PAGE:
Then the nurse will need measures of vitals like temperature, blood circulation pressure and pulse rate. Especially children will most likely get yourself a plaster with numbing medication at sites where intravenous lines will be inserted at a later stage.

Then the patient and also his family members will have a talk with the anesthetist that explains particularities of the coming procedure and performs an additional examination to make certain the individual is fit for surgery, like hearing the heart and lungs, palpating the stomach area, examining the throat and nose and asking about actual symptoms. The anesthetist could also ask the patient if he has certain wishes concerning the anesthesia and pain control.

The individual or his parents will often be asked to sign a consent for anesthesia and surgery. The legal requirements for explicit consent vary however between different societies. In some societies consent is assumed if objections are not stated at the initiative of the individual or the parents.

Technically most surgeries, except surgeries in the breast and a few others can be performed with the individual awake and only with regional or local anesthesia. Many hospitals have however an insurance plan of using general anesthesia for some surgeries on adults and all surgeries on children. Some could have an over-all policy of local anesthesia for certain surgeries to keep down cost. Some will ask the individual which type of anesthesia he prefers plus some will switch to some other kind of anesthesia than that of the policy if the patient demands it.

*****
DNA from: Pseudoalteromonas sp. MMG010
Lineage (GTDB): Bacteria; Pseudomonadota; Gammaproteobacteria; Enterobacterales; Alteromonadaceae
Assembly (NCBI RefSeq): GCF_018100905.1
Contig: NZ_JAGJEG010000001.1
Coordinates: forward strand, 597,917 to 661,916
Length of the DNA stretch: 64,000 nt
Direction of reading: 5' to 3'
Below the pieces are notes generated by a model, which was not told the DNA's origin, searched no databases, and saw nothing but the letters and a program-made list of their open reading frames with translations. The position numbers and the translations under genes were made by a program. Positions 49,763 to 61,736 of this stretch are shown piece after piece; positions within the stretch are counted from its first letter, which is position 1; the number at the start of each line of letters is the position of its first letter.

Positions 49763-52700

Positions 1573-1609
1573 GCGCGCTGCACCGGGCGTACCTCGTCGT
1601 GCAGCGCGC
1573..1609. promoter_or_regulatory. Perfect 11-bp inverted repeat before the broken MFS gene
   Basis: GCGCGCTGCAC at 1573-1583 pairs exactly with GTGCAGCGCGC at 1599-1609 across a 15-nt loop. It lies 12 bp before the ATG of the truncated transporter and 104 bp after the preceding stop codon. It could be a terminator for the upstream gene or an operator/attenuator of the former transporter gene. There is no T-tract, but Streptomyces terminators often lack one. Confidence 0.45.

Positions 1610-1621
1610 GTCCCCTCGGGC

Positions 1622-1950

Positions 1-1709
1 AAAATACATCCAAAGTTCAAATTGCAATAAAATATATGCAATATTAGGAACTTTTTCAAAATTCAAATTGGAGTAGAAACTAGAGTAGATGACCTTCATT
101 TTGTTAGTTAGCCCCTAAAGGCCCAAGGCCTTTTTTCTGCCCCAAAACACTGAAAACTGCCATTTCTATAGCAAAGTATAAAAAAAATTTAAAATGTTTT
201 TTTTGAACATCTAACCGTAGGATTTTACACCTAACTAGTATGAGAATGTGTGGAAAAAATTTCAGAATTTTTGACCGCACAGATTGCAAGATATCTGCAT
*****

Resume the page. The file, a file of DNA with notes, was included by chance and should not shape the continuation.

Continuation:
Once the anesthetist have signaled green light for the surgery to occur, the nurse will give the patient a premedication, typically a kind of benzodiazepine like midazolam (versed). The premedication is usually administered as a fluid to drink. Children will sometimes get it as drops in the nose or as an injection through the anus.

The purpose of this medication is to make the patient calm and drowsy, to take away worries, to alleviate pain and hinder the individual from memorizing the preparations that follow. The repression of memory is seen as the main aspect by many doctors, but this repression won’t be totally effective in order that blurred or confused memories can remain.

The individual, and especially children, will most likely get funny feelings by this premedication and will often say and do strange and funny things before he could be so drowsy he calms totally down. Then your patient is wheeled into a preparatory room where in fact the induction of anesthesia occurs, or right into the operation room.